Translated by Jean-Pierre Mahe and presented in The Way of Hermes.
1. God: an intelligible world; world: a sensible God; man: a destructible world; God: an immovable world; heaven: a movable world; man: a reasonable world. Then there are three worlds. Now the immovable world is God, and the reasonable world is man: for both of these units are one: God and man after the species.
2. Consequently there are three worlds on the whole: two units make up the sensible and one is the intelligible; one is after the species, and the third one is after its fullness. All of the multiple belongs to the three worlds; two of them are visible: namely the sensible and man, that destructible world; and the intelligible is this God: he is not visible, but evident within the visible things.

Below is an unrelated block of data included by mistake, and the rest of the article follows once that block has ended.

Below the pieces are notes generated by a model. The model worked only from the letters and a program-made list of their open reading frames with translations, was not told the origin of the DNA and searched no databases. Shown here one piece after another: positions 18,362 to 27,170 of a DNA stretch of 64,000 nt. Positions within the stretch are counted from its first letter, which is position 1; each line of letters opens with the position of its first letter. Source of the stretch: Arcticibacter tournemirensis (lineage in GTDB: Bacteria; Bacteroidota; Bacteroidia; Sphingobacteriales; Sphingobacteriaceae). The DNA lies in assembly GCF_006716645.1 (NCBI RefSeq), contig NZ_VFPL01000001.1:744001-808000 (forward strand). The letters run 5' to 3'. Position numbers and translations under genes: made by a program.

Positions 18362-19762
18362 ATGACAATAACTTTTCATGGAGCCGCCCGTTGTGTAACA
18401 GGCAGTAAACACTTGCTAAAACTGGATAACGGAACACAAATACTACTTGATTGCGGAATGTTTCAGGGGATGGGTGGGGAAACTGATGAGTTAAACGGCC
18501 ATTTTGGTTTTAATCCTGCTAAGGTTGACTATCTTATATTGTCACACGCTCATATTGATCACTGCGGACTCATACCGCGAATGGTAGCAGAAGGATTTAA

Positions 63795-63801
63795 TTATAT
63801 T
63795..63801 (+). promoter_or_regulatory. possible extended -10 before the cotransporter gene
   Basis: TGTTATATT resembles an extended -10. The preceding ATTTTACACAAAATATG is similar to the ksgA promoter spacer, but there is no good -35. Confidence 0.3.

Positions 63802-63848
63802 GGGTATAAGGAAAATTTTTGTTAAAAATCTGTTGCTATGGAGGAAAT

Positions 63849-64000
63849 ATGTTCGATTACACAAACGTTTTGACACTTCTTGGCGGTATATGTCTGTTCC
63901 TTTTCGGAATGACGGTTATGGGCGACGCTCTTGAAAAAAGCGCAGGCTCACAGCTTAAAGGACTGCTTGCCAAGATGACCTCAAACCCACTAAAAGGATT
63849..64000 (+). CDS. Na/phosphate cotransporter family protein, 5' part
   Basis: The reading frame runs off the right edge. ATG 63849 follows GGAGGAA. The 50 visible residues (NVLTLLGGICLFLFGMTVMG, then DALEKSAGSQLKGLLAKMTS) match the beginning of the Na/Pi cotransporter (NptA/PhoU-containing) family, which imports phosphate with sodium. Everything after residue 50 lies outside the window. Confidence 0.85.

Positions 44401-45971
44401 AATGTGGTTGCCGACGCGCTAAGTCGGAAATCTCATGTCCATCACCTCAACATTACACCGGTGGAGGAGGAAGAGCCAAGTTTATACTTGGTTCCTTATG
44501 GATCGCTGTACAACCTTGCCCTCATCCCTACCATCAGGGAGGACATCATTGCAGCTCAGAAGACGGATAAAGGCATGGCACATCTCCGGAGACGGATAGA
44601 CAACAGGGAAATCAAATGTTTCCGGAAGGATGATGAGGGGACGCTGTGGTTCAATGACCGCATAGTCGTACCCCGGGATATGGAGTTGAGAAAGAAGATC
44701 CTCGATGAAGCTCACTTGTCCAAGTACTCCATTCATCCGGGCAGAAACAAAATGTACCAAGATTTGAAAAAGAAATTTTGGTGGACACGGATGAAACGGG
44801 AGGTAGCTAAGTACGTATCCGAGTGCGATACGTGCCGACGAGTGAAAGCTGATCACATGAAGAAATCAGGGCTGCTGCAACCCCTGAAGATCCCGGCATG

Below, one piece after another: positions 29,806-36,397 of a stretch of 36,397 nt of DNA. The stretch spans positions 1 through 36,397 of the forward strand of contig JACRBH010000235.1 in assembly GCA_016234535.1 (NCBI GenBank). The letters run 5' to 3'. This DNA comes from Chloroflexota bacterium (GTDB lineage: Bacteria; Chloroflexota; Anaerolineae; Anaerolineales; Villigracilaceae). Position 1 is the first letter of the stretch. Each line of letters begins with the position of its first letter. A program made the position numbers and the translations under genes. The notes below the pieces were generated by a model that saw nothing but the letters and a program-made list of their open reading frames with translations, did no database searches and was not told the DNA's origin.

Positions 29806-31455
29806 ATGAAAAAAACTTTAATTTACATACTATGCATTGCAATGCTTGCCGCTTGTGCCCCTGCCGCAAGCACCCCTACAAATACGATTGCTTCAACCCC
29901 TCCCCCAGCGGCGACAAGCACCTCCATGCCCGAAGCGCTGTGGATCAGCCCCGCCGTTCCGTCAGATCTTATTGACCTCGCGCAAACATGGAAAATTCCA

3. Just as soul keeps up the figure while being within the body, which cannot possibly be constituted without a soul, likewise all of the visible cannot possibly be constituted without the invisible.
4. Now man is a small world because of soul and breath, and a perfect world whose magnitude does not exceed the sensible god, i.e. the world. The world is intelligible and God is Nous; he is the truly uncreated, the intelligible; by essence, the uncreated and the ineffable, the intelligible good. In a word, God is the intelligible world, the immovable Monad, the invisible world, the intelligible, invisible and ineffable good.
5. God is eternal and uncreated; man is mortal although he is ever-living. Continue reading